The three members who died:

  • Detective Jeffrey Scalf of the Gang Squad in the Bronx died Sunday
  • Detective Raymond Abear of the Queens Special Victims Unit died Sunday
  • Auxiliary Police Captain Mohamed Rahaman of the 115th died Saturday

“Devastated, we mourn with their loved ones as we vow to #neverforget our fallen," the tweet said, along with an updated NPYD video which contains their photographs.

Read the tweet:

1:18 p.m. ET, April 13, 2020

UK should brace for increase in coronavirus deaths this week, official says

From CNN's Nada Bashir and Lindsay Isaac in London

The UK’s chief scientific adviser has said Britain will likely see an increase in Covid-19 deaths this week.

“I think this week is difficult. I think this week we are going to see a further increase,” Sir Patrick Vallance said during a daily government press briefing. 

“If you look at the effect on number of cases in the community, you would expect the measures in place to cause quite a sharp decrease. Unfortunately, with the deaths, there is not only a delay, but we would expect there to be a much more gradual decrease from the peak," he added.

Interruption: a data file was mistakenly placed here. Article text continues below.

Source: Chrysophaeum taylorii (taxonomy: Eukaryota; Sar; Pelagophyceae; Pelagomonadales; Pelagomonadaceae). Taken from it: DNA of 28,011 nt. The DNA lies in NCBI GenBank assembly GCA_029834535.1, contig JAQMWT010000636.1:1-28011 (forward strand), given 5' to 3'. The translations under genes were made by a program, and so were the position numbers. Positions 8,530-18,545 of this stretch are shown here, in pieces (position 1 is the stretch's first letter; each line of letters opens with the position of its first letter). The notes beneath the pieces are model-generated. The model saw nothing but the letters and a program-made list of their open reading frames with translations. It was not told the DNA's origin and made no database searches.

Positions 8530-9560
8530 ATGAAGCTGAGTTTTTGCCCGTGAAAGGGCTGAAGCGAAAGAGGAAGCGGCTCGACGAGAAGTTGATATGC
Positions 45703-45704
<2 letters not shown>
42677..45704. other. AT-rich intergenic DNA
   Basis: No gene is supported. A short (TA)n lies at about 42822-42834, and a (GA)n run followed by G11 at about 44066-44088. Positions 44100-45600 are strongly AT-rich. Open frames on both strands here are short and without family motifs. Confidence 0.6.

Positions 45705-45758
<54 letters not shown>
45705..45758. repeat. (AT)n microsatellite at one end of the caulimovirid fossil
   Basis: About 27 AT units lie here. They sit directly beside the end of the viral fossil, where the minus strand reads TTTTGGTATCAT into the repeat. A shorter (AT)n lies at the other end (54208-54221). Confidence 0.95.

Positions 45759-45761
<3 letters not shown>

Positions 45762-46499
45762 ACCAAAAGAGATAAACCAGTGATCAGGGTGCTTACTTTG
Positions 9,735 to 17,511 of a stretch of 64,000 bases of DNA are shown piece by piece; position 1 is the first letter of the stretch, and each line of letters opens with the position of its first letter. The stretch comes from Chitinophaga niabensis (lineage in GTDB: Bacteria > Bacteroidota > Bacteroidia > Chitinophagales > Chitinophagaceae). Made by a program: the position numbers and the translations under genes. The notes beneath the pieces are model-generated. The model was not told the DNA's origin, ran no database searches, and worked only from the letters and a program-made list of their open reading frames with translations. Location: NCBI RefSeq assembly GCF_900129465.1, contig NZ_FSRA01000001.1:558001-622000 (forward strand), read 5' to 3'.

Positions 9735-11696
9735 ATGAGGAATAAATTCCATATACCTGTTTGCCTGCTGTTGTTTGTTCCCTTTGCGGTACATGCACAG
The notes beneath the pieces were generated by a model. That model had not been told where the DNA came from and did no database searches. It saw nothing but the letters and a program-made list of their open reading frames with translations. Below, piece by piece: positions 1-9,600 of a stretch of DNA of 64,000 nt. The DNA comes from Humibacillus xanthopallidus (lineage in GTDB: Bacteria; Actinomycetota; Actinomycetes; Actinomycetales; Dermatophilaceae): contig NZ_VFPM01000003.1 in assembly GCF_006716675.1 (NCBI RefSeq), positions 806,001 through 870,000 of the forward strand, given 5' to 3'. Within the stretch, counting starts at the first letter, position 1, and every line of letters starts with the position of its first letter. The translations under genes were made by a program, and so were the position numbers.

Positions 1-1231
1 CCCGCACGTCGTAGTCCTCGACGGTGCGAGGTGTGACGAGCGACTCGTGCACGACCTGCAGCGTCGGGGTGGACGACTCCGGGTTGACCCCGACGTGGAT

The trajectory of the virus is expected to plateau once it peaks and that could last for “two or three weeks” before a slow decrease in deaths, Vallance explained.  

1:12 p.m. ET, April 13, 2020

Experts are talking a lot about the importance of "contact tracing." Here's exactly what that means.

From CNN's Elise Hammond

Paul Faith/AFP/Getty Images
Paul Faith/AFP/Getty Images

Dr. Joia Mukherjee, the chief medical officer at Partners in Health, a global health organization, says contract tracing is an important step to decreasing the number of cases of coronavirus.

"If we want to not only flatten the curve, which we are doing through social isolation, but shrink the curve and make it fewer infections, we have to do contact tracing and isolation," Mukherjee told CNN's John King.

Here's what happens during contact tracing:

  • Step one: Investigating close contacts

Mukherjee said once a person tests positive for the virus, there will be a case investigation. This means public health officials call the patient and investigate who their close contacts have been. They will gather a list of everyone who came within 6 feet of the person who tested positive, starting two days before they started having symptoms.

  • Step two: Contact tracing team makes calls

That list of contact information then goes to a contact tracing team, Mukherjee said. The team calls each person who meets that definition of "a contact within that 6-foot radius," she said.

She said the contact team would tell them "you have been in contact of someone of COVID. These are the things you need to know. One, are you okay? Are you feeling okay? And if not connecting people rapidly to care, testing."